High glucose induces formation of tau hyperphosphorylation via Cav-1-mTOR pathway: A potential molecular mechanism for diabetes-induced cognitive dysfunction
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Jing Wu1, Shan-Lei Zhou1, Lin-Hua Pi1, Xia-Jie Shi1, Ling-Ran Ma2, Zi Chen1, Min-Li Qu1, Xin Li2, Sheng-Dan Nie3, Duan-Fang Liao4, Jin-Jing Pei5,6,7 and Shan Wang1,2
1Department of Endocrinology, Xiang-Ya Hospital, Central South University, Changsha, Hunan, China
2Department of Pharmaceutical Engineering, College of Chemistry and Chemical Engineering, Central South University, Changsha, Hunan, China
3Institute of Clinical Medicine, People’s Hospital of Hunan Province, The First Affiliated Hospital of Hunan Normal University, Changsha, Hunan, China
4Division of Stem Cell Regulation and Application, School of Pharmacy, Hunan University of Traditional Chinese Medicine, Changsha, Hunan, China
5KI-Alzheimer’s Disease Research Center, Karolinska Institutet, Novum, Stockholm, Sweden
6Department of Neurology, Xuan Wu Hospital, Capital Medical University, Xicheng, Beijing, China
7Center of Alzheimer’s Disease, Beijing Institute for Brain Disorders, Beijing, China
Shan Wang, email: email@example.com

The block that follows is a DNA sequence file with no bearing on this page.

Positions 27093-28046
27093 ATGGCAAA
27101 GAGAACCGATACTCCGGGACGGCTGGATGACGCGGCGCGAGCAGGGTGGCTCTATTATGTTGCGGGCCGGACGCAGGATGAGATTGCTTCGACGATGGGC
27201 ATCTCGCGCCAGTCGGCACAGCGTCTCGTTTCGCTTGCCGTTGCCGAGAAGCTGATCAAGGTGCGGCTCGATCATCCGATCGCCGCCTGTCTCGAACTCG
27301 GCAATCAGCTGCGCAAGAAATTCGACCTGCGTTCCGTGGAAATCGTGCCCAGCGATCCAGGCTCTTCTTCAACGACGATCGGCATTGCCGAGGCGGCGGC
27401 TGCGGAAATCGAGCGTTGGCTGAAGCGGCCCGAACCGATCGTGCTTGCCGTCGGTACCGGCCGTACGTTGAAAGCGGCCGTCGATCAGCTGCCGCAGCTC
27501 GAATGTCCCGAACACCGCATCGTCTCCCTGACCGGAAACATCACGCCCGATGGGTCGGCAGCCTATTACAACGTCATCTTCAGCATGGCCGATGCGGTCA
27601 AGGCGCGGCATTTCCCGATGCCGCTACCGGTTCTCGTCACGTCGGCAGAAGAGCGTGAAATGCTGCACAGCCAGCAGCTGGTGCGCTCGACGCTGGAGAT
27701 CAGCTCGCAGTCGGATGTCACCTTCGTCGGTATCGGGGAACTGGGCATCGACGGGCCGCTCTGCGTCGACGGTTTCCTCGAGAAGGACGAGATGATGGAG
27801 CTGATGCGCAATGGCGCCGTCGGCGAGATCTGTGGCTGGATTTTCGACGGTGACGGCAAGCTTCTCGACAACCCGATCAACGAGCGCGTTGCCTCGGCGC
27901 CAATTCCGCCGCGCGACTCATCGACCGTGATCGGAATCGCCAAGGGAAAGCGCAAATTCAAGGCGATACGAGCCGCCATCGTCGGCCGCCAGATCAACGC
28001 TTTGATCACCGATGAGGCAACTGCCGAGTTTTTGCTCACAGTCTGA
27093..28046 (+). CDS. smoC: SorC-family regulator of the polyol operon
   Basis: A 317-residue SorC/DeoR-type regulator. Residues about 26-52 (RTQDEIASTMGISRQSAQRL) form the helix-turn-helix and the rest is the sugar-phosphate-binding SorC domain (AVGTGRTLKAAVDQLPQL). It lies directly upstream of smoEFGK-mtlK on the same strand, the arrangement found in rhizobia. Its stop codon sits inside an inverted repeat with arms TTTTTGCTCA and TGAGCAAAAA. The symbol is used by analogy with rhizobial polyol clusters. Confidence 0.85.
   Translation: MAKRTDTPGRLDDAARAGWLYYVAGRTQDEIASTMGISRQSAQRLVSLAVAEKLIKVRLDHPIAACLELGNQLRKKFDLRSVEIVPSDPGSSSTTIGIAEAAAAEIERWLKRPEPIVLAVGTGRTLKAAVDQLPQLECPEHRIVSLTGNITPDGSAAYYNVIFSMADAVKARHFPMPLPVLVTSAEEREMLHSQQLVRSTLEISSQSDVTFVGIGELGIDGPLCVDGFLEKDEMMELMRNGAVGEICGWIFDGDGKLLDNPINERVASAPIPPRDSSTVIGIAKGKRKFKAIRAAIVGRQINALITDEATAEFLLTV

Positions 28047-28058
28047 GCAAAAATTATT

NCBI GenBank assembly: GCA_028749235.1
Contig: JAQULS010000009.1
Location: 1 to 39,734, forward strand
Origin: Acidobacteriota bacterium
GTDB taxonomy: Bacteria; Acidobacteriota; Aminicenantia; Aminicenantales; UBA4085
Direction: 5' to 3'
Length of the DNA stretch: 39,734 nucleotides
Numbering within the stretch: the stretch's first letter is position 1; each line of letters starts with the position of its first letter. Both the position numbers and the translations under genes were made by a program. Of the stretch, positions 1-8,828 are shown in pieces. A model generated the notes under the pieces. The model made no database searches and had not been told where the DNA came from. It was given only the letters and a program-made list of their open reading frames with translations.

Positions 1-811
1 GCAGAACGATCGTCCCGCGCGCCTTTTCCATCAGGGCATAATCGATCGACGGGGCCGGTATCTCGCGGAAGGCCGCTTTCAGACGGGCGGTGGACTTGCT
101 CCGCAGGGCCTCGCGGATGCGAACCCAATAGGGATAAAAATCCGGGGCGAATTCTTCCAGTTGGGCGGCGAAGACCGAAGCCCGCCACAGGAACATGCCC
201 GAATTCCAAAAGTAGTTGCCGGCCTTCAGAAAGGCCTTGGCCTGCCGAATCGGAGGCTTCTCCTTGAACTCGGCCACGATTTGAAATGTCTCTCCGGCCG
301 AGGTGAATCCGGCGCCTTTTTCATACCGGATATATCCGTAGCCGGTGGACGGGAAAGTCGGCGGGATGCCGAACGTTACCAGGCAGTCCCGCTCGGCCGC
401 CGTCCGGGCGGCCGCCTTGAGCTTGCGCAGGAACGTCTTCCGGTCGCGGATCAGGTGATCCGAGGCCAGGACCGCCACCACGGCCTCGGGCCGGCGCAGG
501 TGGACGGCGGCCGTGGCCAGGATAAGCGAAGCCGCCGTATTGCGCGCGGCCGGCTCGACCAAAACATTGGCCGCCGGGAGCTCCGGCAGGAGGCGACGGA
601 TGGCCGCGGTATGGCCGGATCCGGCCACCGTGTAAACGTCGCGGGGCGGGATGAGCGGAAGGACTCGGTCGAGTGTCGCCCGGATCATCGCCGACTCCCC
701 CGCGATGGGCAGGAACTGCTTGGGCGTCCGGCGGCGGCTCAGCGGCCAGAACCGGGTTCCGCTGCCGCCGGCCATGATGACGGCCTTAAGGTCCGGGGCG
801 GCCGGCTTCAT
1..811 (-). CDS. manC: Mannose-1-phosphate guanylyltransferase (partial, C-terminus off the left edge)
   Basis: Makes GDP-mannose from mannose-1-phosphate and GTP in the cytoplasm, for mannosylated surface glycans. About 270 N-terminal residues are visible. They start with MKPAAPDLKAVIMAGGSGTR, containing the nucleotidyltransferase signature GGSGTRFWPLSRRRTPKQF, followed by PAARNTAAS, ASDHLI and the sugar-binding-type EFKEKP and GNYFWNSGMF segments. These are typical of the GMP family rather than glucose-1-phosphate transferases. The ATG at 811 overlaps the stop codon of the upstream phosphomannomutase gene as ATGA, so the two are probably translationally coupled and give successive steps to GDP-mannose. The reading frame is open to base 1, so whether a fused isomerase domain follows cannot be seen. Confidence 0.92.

Jing Wu, email: firstname.lastname@example.org
Keywords: diabetes mellitus, cognitive dysfunction, caveolin-1, tau hyperphosphorylation, mTOR
Received: February 20, 2017 Accepted: April 07, 2017 Published: April 19, 2017
The abnormally hyperphosphorylated tau is thought to be implicated in diabetes-associated cognitive deficits. The role of mammalian target of rapamycin (mTOR) / S6 kinase (S6K) signalling in the formation of tau hyperphosphorylation has been previously studied. Caveolin-1 (Cav-1), the essential structure protein of caveolae, promotes neuronal survival and growth, and inhibits glucose metabolism. In this study, we aimed to investigate the role of Cav-1 in the formation of tau hyperphosphorylation under chronic hyperglycemic condition (HGC). Diabetic rats were induced by streptozotocin (STZ). Primary hippocampal neurons with or without molecular intervention such as the transient over-expression or knock-down were subjected to HGC. The obtained experimental samples were analyzed by real time quantitative RT-PCR, Western blot, immunofluorescence or immunohistochemisty. We found: 1) that a chronic HGC directly decreases Cav-1 expression, increases tau phosphorylation and activates mTOR/S6K signalling in the brain neurons of diabetic rats, 2) that overexpression of Cav-1 attenuates tau hyperphosphorylation induced by chronic HGC in primary hippocampal neurons, whereas down-regulation of Cav-1 using Cav-1 siRNA dramatically worsens tau hyperphosphorylation via mTOR/S6K signalling pathway, and 3) that the down-regulation of Cav-1 induced by HGC is independent of mTOR signalling. Our results suggest that tau hyperphosphorylation and the sustained over-activated mTOR signalling under hyperglycemia may be due to the suppression of Cav-1. Therefore, Cav-1 is a potential therapeutic target for diabetes-induced cognitive dysfunction.
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